Why are both Jesus and Satan referred to as the morning star?


Clarify Share Report Asked July 01 2013 Mini Anonymous (via GotQuestions)

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Shea S. Michael Houdmann Supporter Got Questions Ministries
The first reference to the morning star as an individual is in Isaiah 14:12: "How you have fallen from heaven, O morning star, son of the dawn! You have been cast down to the earth, you who once la...

July 01 2013 3 responses Vote Up Share Report

Eced7a1f c81d 42f4 95ea 9d5719dce241 Singapore Moses Messenger of God, CEO in IT industry, Astronaut, Scientist
"The morning stars sang together" - Job 38:6 

The morning stars are the vast stars in space, many of which are suns to other planets. This passage proves that the whole of the heavens was created before the earth, or these stars couldn't have been singing when God laid the earth's foundations. That the material creations do sing and speak their own languages is plainly stated in Ps. 19 and other scriptures. In fact, all creations have some means of communication with one another and with God and man. This will be more evident after the curse is removed from creation (Rom. 8:21- 24; Rev. 22:3).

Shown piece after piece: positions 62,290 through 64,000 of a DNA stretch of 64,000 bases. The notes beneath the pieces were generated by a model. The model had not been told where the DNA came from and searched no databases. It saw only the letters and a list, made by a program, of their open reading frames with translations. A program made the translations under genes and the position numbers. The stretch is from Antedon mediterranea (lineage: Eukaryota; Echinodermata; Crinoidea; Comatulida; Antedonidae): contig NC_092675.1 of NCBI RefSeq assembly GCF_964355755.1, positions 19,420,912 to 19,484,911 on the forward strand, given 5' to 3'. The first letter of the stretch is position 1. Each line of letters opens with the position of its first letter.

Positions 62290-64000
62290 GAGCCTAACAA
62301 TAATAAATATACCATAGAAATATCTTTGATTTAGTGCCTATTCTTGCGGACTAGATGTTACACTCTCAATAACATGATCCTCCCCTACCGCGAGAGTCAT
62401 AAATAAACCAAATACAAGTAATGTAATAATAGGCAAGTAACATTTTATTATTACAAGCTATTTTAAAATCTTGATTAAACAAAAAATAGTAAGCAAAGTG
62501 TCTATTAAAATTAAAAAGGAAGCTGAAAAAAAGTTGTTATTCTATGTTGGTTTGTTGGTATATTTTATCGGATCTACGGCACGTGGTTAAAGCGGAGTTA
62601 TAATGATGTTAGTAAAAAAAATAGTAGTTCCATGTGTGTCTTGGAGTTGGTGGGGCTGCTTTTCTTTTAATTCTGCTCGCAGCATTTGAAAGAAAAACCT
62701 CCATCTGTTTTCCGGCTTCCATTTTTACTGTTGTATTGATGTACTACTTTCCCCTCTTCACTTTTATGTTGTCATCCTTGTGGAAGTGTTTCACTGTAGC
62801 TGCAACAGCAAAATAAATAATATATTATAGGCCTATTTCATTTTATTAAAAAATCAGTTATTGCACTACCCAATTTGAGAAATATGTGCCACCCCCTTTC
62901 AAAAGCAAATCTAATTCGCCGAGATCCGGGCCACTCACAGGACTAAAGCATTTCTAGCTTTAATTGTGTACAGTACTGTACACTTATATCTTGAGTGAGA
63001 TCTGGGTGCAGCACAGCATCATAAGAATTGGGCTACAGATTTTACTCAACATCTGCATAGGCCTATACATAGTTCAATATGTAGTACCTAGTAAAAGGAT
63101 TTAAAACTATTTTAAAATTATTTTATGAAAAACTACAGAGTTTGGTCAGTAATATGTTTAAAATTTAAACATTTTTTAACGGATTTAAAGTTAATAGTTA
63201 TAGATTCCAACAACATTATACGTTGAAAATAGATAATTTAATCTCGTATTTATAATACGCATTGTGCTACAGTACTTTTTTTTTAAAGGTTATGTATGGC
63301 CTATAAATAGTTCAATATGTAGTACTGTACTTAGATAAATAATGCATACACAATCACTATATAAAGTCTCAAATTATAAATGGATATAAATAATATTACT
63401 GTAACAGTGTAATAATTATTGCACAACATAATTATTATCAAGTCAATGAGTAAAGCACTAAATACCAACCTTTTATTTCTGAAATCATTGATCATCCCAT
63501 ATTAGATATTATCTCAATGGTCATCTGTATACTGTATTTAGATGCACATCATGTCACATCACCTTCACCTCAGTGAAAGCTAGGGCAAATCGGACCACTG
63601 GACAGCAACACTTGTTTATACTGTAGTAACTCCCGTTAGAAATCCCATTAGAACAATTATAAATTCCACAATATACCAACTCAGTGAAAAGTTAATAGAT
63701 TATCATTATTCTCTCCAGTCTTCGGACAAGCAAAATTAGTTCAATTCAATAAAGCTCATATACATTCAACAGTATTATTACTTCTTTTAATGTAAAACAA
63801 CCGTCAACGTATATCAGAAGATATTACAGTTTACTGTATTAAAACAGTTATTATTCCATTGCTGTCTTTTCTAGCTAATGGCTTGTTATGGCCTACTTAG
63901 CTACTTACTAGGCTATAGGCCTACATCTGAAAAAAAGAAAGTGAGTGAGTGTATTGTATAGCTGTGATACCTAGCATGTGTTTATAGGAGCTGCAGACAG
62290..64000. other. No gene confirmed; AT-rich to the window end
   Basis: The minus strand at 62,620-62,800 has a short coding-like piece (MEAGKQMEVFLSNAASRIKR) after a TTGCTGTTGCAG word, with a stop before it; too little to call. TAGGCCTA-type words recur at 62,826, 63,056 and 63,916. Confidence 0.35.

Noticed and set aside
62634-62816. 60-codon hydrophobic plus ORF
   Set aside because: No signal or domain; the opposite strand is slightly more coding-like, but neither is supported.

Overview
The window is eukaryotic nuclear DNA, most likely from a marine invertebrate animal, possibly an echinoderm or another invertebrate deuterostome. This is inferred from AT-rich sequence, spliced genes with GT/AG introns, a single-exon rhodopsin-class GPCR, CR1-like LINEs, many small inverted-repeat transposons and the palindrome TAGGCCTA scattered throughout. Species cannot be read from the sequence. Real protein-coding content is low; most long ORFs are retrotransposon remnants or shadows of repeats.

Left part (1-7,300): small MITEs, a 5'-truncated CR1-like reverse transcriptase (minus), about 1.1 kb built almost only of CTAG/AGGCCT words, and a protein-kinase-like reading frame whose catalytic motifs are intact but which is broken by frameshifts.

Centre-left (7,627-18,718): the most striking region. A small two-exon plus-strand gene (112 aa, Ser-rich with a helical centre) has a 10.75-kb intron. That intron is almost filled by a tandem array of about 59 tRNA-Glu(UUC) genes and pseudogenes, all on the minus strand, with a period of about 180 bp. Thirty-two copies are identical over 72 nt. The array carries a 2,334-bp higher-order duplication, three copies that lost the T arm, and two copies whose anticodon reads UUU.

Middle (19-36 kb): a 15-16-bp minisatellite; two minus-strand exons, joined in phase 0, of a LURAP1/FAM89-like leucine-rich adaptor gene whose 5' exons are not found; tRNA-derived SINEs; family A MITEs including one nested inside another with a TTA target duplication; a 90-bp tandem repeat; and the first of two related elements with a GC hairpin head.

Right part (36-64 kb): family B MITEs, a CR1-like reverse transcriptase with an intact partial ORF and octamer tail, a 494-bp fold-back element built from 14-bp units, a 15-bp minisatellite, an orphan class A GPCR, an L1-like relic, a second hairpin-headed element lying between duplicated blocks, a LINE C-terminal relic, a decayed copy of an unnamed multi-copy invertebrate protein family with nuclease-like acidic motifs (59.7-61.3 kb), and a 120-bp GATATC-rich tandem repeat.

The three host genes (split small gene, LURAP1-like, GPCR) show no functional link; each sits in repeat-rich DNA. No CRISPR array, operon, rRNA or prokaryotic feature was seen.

Satan is the only person other than Christ and angels who is called a morning star (Isa. 14:12). Angels are so- called in Job 38:7, and Christ is called the bright and morning star in Rev. 22:16; so whoever Lucifer is he could not be a mere man but a heavenly being. Lucifer actually ascended to heaven in an effort to exalt his throne above the stars of God and become like the Most High. This no earthly man could do, for he would have no access to heaven apart from God (Isa. 14:13- 14).

The following reference is Christ (Rev. 22:16; cp. Num. 24:17):
1. Morning star (Rev. 2:28) 
2. Bright and morning star (Rev. 22:16). 

The Sun of righteousness:
This reference from Mi 4:2 no doubt refers to the second coming of Christ, the Sun of righteousness, who will bring healing to every person on earth; none will be sick when He reigns (Isa. 33:24; 35:5- 7; Ezek. 47:12).

Prophesy about a STAR out of Jacob: